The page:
“We wanted to work with him from the start as well,” recalls Tom, “his was one of the first names we thought of. He’s done a lot of stuff; he’s not just a rock producer, not just a dance producer, none of that, and because of that, we liked the idea of working with him, and he really wanted to do it with us – which is what you want.” “He did a great job of capturing what we could do, as a band,” adds Taka, simply. “The one thing that stuck with me the most is that he’d said he wanted to highlight ‘sensations’, and he’s a real artist, or a composer, in that regard.”

Now, with that expansive, genre-bending second album now tucked under their arm and the idea of Little Red having been at least a little more firmly defined, the question now simply remains as to what comes next. It’s a proposition that’s easily shrugged off by the band. Quang grins and nods, saying, “Who knows?” But for a more unrestrained thought, Taka takes the reins. “We’re very lucky to be able to do this,” he nods. “We’re honoured that people actually want to listen to us, so we’re very thankful for everything.”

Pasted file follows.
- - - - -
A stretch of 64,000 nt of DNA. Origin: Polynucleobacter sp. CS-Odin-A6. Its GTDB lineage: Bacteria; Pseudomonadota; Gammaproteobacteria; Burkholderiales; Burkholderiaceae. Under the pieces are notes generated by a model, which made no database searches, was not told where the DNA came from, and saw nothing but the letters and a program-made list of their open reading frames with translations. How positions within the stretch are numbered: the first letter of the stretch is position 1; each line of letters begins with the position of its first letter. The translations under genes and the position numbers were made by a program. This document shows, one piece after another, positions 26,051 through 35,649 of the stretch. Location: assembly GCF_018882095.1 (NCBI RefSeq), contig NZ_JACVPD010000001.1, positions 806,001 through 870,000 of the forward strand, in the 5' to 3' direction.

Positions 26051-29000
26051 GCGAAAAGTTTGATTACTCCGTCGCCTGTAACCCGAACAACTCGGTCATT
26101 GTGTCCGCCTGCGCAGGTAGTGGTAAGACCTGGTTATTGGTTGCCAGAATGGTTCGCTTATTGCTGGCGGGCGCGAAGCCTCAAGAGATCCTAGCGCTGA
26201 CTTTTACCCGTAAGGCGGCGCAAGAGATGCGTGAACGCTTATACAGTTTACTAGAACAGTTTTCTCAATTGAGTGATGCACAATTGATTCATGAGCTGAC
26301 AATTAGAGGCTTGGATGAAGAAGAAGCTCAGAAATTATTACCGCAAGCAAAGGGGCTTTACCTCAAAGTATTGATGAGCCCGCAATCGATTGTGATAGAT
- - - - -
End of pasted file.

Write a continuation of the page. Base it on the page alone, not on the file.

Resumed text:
But of course – they’re nice boys. That said, will they do the proverbial LeBron and take their talents elsewhere – say to the UK or USA? “There’s plans to head overseas, I think, next year,” answers Tom, “but really, who knows what will happen. That’s the beauty of it.”

LITTLE RED’s brilliant new album Midnight Remember is out now through Liberation. They launch it with two massive shows at The Forum on October 29 (sold out) and 30 (tickets from 136 100 or ), and then an underage show at The Prince Bandroom on October 31 (also sold out). They then headline PRYAMID ROCK FESTIVAL in Phillip Island on December 30, and also play the BIG DAY OUT at Flemington Racecourse on January 30.